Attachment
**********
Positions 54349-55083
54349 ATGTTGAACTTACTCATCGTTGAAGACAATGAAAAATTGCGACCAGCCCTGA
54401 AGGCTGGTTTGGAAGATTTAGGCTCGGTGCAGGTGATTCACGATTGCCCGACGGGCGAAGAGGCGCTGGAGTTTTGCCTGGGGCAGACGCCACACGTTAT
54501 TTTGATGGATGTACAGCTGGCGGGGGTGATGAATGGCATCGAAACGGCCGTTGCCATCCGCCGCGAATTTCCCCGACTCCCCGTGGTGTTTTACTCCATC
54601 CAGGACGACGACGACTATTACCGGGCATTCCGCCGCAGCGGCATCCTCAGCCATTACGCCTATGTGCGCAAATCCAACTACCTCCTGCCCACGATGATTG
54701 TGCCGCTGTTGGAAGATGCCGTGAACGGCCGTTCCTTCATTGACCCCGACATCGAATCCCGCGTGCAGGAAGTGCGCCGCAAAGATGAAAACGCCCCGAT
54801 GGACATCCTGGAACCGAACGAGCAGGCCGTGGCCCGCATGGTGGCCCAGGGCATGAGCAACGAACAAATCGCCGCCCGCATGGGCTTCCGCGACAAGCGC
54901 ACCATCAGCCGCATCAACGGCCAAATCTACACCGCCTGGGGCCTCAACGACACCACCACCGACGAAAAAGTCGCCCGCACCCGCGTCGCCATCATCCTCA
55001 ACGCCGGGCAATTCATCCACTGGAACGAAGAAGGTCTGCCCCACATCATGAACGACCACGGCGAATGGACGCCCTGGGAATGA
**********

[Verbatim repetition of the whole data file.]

Positions 54349-55083
54349 ATGTTGAACTTACTCATCGTTGAAGACAATGAAAAATTGCGACCAGCCCTGA
54401 AGGCTGGTTTGGAAGATTTAGGCTCGGTGCAGGTGATTCACGATTGCCCGACGGGCGAAGAGGCGCTGGAGTTTTGCCTGGGGCAGACGCCACACGTTAT
54501 TTTGATGGATGTACAGCTGGCGGGGGTGATGAATGGCATCGAAACGGCCGTTGCCATCCGCCGCGAATTTCCCCGACTCCCCGTGGTGTTTTACTCCATC
54601 CAGGACGACGACGACTATTACCGGGCATTCCGCCGCAGCGGCATCCTCAGCCATTACGCCTATGTGCGCAAATCCAACTACCTCCTGCCCACGATGATTG
54701 TGCCGCTGTTGGAAGATGCCGTGAACGGCCGTTCCTTCATTGACCCCGACATCGAATCCCGCGTGCAGGAAGTGCGCCGCAAAGATGAAAACGCCCCGAT
54801 GGACATCCTGGAACCGAACGAGCAGGCCGTGGCCCGCATGGTGGCCCAGGGCATGAGCAACGAACAAATCGCCGCCCGCATGGGCTTCCGCGACAAGCGC
54901 ACCATCAGCCGCATCAACGGCCAAATCTACACCGCCTGGGGCCTCAACGACACCACCACCGACGAAAAAGTCGCCCGCACCCGCGTCGCCATCATCCTCA
55001 ACGCCGGGCAATTCATCCACTGGAACGAAGAAGGTCTGCCCCACATCATGAACGACCACGGCGAATGGACGCCCTGGGAATGA